The story of a sorority girl, with straight As in being fashionable and all things pink, made for a fairly amusing movie in 2001 starring Reese Witherspoon. The tale follows blonde Elle Woods as she follows her ex-boyfriend to Harvard Law School to prove to him that she is worthy and serious.
This reviewer was somewhat amazed when it spawned a sequel, much less a Broadway musical version.
Let me admit straight away that I find Laurence O’Keefe and Nell Benjamin’s songs for Legally Blonde: The Musical highly unmemorable and somewhat derivative. For me, this did not help the production which, while lively and well performed by the cast, seemed to be missing something indefinable. Perhaps, if the saying “Blondes have more fun” is true, then this version needs to be ‘blonder’.
Director David Sinclair keeps the show fairly well paced, especially with the aid of Matthew Berry and Paulo Nacianceno’s great video graphics. Linda Williams’ choreography is stunning in the more physical numbers, but a little bland at other times; whilst Mark DeLaine’s orchestra are good when they are not too soft or too loud, which seems to be most of the time. Mark Oakley’s lighting design is disappointing, coming across as somewhat pedestrian when so much more could be done to make it spectacular and interesting.
Other disappointments on the night reviewed, mid-season, were cast being seen in silhouette behind the LED screens, late cuing on many of the spotlights, and a crew member removing furniture from the stage during a very poignant moment between the two leading performers. When a show has a few performances under its belt, one should not be seeing things such as these.
Now for the positives – there are many great performances in this production. Buddy Dawson steals Act One with his screamingly funny portrayal of redneck trailer trash, Dewey (just don’t eat any cake that he has handled); whilst it is Lindsay Prodea with his “package”, and Mark Stefonoff as the gayest European ever who are the thieves in Act Two. Shelley Crooks also impresses with her four hundred odd (or so it seems) characters – each with a different wig.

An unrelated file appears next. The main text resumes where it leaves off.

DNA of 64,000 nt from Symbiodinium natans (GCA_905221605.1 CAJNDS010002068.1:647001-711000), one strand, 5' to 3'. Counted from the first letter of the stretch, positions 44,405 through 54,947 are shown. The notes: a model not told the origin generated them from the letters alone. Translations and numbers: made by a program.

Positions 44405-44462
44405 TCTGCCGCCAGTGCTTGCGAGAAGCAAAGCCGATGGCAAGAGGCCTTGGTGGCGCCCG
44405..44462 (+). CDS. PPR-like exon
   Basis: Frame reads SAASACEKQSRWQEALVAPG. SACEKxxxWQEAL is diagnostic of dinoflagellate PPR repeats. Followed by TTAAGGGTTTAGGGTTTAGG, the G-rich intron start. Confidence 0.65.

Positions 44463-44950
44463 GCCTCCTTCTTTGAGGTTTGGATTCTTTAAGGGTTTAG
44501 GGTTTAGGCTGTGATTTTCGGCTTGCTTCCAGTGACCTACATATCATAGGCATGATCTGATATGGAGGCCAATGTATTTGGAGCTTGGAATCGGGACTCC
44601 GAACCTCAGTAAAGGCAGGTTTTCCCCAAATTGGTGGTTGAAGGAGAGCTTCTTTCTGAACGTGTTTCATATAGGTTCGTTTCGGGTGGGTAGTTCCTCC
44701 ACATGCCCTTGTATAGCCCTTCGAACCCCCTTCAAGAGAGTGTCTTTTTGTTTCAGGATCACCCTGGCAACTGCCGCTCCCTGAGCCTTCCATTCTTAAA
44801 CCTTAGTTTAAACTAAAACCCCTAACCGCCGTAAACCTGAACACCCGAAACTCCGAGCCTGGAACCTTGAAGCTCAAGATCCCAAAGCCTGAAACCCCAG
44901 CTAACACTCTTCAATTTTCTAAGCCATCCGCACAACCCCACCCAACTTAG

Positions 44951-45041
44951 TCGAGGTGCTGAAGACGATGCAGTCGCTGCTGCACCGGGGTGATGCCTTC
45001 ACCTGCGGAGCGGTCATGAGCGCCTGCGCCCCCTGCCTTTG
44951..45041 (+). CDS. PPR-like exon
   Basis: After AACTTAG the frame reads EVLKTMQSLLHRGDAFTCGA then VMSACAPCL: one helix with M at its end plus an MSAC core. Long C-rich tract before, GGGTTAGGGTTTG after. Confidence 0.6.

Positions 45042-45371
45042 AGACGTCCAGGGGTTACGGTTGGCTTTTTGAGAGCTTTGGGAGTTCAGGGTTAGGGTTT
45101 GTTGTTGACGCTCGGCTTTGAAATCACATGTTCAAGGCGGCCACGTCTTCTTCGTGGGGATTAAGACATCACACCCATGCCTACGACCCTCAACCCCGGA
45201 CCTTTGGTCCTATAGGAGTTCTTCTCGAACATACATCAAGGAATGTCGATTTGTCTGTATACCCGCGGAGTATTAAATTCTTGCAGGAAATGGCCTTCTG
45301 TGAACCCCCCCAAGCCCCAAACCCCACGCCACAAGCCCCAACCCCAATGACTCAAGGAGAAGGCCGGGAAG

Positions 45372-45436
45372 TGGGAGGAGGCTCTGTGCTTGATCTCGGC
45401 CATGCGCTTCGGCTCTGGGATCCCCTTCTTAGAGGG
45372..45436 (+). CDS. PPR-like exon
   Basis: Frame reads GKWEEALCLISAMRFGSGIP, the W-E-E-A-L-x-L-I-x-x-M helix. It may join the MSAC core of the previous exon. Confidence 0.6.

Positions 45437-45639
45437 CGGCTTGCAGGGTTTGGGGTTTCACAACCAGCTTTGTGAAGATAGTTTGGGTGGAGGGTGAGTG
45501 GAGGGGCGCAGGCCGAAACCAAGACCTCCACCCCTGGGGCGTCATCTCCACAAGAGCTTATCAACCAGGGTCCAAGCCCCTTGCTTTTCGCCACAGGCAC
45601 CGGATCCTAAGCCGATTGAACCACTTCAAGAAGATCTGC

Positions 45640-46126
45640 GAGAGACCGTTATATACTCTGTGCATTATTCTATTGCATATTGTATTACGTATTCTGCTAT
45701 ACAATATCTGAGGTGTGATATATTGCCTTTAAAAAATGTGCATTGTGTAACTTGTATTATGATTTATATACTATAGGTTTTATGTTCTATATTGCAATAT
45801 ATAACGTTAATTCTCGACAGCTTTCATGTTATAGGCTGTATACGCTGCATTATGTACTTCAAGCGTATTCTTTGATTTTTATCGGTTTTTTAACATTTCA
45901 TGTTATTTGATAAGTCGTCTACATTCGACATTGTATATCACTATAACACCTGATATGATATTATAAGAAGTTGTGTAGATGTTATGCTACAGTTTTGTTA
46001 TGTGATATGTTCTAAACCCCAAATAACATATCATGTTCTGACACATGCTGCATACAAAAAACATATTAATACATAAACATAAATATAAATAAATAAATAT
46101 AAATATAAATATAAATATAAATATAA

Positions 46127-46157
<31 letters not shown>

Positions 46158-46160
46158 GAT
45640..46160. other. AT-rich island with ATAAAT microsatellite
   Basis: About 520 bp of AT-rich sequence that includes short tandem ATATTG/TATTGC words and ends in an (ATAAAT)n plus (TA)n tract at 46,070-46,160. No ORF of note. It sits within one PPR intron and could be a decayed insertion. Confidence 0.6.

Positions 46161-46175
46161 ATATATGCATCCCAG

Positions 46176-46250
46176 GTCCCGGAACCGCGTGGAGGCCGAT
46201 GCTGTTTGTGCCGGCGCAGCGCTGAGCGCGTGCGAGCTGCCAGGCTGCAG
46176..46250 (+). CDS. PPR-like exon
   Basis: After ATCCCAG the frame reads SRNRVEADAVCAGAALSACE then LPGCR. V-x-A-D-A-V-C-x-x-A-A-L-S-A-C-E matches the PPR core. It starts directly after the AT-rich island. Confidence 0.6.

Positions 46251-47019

As the Bronx/Irish/Italian hairdresser, Paulette, Fiona DeLaine gives a stellar performance, being strong in voice with marvellous comic timing. Matt Prime is suitably stiff and snobbish as Elle’s ex, Warner Huntington III; with Shenayde Wilkinson-Sarti displaying her dance expertise and good acting ability as exercise queen, Brooke Wyndham, accused of killing her husband.
The always fantastic Brady Lloyd does not disappoint as the male lead, Emmett, showing us a quieter, more introverted slant to his acting skills. As the lady in pink, Elle, Tegan Gully does well and channels Witherspoon nicely, but she does speed her dialogue somewhat and unfortunately sound and balance issues make not only Gully, but many of the cast and their lyrics unintelligible. This does not deter her from showing off her marvellously strong singing voice however.
This version of Legally Blonde does entertain to a fair degree, but the usually magical team of Sinclair, DeLaine and Williams have done better.
Reviewed by Brian Godfrey
Venue: Stirling Community Theatre Avenues Road, Stirling
Season: 7 – 22 November 2014
Duration: 2 hours 30 mins including interval
Tickets: $25.00 – $32.00
Bookings: Season is sold out. Contact 0466 118 153 in case of booking cancellations